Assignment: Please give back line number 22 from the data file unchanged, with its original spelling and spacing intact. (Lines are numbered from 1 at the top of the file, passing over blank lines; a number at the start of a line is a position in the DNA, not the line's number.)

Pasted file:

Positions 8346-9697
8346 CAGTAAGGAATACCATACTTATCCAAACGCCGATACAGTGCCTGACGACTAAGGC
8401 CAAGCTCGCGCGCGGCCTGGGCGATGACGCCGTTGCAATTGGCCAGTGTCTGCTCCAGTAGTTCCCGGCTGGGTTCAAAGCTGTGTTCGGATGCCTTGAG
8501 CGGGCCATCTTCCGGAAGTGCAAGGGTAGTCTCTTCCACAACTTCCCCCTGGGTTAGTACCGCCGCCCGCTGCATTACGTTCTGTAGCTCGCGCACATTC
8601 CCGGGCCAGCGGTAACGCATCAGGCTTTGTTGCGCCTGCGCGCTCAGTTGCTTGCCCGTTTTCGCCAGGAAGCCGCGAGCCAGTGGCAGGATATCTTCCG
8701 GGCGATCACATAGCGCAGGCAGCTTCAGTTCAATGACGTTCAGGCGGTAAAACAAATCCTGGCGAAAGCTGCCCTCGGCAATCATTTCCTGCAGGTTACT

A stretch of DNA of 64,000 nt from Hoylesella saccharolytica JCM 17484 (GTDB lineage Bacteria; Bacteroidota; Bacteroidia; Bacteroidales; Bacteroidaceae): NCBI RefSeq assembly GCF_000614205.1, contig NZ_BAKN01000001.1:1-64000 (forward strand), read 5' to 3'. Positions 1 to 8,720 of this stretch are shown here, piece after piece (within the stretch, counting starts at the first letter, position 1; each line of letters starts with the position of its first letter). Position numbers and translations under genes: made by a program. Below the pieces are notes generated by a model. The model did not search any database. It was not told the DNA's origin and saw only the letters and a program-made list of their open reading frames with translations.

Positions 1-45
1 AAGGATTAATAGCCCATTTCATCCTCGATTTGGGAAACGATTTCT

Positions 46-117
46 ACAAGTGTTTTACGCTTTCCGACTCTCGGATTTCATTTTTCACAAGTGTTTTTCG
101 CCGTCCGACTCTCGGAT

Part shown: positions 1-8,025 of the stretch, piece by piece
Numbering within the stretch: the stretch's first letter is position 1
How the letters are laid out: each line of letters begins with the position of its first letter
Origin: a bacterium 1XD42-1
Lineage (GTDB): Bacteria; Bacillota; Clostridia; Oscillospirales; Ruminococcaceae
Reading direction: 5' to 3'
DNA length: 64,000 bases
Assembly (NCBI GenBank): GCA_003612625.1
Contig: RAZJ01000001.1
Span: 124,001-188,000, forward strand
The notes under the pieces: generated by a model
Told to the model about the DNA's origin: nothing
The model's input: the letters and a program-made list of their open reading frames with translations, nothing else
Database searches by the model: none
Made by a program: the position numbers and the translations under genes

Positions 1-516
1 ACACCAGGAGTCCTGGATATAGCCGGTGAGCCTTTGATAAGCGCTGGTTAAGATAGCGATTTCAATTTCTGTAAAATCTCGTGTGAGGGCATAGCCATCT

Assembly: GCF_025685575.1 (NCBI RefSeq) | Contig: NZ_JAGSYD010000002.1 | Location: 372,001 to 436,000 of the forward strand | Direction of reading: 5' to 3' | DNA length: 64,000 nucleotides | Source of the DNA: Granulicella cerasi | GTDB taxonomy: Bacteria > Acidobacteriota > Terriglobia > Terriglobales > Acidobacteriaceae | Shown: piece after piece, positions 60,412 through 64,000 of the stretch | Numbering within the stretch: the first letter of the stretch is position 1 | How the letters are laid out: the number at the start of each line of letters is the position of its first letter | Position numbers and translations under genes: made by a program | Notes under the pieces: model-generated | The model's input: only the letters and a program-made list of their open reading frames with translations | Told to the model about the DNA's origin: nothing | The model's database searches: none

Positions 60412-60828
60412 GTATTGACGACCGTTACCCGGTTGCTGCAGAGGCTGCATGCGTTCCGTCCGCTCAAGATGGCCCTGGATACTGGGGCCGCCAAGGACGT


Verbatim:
Span: 124,001-188,000, forward strand